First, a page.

Central banker quits over private currency deal

Philipp Hildebrand has stepped down Reuters

The embattled head of the Swiss National Bank, Philipp Hildebrand, has announced his resignation amid a controversy over private currency deals.

This content was published on January 9, 2012 minutes

His resignation is with immediate effect according to a press release by the central bank on Monday.

The statement came just hours before Hildebrand, as well as the president of the SNB board, Hansueli Raggenbass, and the finance minister, Eveline Widmer-Schlumpf, were scheduled to attend a meeting of a parliamentary committee.

Hildebrand argued that the currency transactions had been carried out by his wife without his explicit consent, and they did not breach any regulations.

The government has repeatedly backed Hildebrand and Widmer-Schlumpf had called for a thorough investigation.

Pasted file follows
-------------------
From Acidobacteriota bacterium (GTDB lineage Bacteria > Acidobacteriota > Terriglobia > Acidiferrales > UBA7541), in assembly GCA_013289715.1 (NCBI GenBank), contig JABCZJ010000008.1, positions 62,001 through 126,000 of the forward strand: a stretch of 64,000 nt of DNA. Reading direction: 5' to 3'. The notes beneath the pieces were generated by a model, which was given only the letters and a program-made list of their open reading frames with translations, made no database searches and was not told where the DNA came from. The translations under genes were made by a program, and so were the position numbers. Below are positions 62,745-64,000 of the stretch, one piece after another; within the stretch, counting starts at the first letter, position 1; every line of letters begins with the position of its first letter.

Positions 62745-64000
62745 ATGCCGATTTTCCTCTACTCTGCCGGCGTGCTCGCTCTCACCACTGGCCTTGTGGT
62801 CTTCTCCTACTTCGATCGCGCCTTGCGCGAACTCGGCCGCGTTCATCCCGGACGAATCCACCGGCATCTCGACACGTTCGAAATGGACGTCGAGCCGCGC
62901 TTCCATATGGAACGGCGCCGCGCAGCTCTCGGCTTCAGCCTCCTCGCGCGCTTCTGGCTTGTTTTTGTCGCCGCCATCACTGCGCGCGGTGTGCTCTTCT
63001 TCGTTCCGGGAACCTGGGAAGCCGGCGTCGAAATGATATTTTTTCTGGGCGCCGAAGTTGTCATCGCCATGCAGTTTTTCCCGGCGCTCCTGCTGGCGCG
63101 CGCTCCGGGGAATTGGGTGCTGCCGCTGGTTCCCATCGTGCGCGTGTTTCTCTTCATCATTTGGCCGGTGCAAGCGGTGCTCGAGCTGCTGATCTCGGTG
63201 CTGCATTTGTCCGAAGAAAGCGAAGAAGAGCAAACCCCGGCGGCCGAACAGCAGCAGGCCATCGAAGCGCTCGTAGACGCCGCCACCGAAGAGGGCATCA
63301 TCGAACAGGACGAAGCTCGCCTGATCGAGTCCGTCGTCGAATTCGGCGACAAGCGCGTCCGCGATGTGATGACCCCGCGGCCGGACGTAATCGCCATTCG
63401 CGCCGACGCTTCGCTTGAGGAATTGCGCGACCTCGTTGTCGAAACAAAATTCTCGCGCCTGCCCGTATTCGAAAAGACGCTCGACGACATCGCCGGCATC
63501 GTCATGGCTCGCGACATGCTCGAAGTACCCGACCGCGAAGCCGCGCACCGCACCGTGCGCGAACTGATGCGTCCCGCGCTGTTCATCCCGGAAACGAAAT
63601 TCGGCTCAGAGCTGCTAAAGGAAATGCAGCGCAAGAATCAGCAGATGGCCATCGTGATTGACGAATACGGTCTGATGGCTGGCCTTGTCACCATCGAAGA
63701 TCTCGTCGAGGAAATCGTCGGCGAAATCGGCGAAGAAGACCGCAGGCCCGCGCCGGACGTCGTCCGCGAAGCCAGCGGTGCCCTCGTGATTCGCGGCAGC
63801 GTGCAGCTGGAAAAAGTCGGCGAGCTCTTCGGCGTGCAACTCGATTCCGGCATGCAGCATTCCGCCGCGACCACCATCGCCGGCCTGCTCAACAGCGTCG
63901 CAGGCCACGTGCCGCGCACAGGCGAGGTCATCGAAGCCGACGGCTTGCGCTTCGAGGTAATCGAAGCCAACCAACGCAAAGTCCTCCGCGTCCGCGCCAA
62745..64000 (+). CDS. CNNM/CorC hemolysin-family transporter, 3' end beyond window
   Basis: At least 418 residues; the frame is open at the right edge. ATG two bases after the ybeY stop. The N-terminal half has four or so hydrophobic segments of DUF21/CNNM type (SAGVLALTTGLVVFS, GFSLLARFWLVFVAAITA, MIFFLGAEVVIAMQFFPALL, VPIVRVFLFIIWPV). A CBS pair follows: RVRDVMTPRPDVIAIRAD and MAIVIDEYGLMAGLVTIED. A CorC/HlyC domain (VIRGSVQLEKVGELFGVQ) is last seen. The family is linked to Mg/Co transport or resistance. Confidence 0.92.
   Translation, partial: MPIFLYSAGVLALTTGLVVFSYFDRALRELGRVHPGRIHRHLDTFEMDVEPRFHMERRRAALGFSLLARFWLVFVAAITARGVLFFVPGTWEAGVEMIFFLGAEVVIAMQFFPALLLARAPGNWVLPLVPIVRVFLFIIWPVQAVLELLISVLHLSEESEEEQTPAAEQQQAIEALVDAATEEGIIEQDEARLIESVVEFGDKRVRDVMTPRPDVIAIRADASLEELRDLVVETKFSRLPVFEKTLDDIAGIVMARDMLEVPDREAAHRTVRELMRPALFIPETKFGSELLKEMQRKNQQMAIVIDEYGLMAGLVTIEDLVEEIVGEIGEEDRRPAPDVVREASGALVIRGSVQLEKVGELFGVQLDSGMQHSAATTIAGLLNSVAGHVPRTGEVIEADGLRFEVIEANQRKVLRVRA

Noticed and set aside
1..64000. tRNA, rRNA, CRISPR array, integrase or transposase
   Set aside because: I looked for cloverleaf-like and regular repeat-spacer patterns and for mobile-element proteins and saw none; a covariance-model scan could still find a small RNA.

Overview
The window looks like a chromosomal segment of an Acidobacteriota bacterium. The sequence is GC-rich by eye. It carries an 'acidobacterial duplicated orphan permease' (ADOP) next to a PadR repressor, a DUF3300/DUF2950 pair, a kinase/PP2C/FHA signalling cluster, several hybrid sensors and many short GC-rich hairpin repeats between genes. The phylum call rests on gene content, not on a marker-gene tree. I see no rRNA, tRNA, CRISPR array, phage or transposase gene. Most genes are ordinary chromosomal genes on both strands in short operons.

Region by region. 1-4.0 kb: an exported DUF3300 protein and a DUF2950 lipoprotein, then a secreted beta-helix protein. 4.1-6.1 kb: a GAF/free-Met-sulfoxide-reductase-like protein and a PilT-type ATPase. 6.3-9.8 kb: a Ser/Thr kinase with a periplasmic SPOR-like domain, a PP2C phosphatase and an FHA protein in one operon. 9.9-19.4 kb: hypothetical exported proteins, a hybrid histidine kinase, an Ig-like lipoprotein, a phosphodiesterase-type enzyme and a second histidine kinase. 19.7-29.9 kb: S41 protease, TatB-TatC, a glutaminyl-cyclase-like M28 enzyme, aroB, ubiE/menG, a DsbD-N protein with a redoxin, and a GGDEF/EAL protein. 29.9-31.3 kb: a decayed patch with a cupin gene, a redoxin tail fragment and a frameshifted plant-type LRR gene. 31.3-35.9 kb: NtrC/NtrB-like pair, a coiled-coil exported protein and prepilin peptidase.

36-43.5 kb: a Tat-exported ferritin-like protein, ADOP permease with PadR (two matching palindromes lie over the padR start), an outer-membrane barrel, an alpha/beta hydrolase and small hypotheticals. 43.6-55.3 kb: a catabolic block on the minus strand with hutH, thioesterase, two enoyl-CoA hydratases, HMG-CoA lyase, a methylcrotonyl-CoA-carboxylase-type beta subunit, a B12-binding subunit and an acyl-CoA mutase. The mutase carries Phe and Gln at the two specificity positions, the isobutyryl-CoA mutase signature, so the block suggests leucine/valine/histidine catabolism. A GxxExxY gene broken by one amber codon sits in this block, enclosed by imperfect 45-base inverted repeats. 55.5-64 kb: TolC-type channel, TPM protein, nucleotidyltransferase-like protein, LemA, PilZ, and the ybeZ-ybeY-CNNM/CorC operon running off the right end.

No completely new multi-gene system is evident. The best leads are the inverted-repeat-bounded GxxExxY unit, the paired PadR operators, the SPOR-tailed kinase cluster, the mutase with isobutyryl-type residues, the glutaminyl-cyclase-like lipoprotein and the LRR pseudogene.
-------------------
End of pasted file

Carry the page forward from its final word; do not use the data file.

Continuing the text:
The SNB board on Saturday announced a tightening of internal good governance rules for private currency deals.

The rightwing Swiss People’s Party had demanded Hildebrand’s resignation, as well as a wide-ranging parliamentary inquiry and a special session of parliament.

No other major party supports the demands. However, the bank board has been criticised for apparently neglecting its role as supervisory authority.

The controversy was triggered by an employee of a commercial bank last month. He copied documents which ended up in the hands of senior members of the People’s Party.

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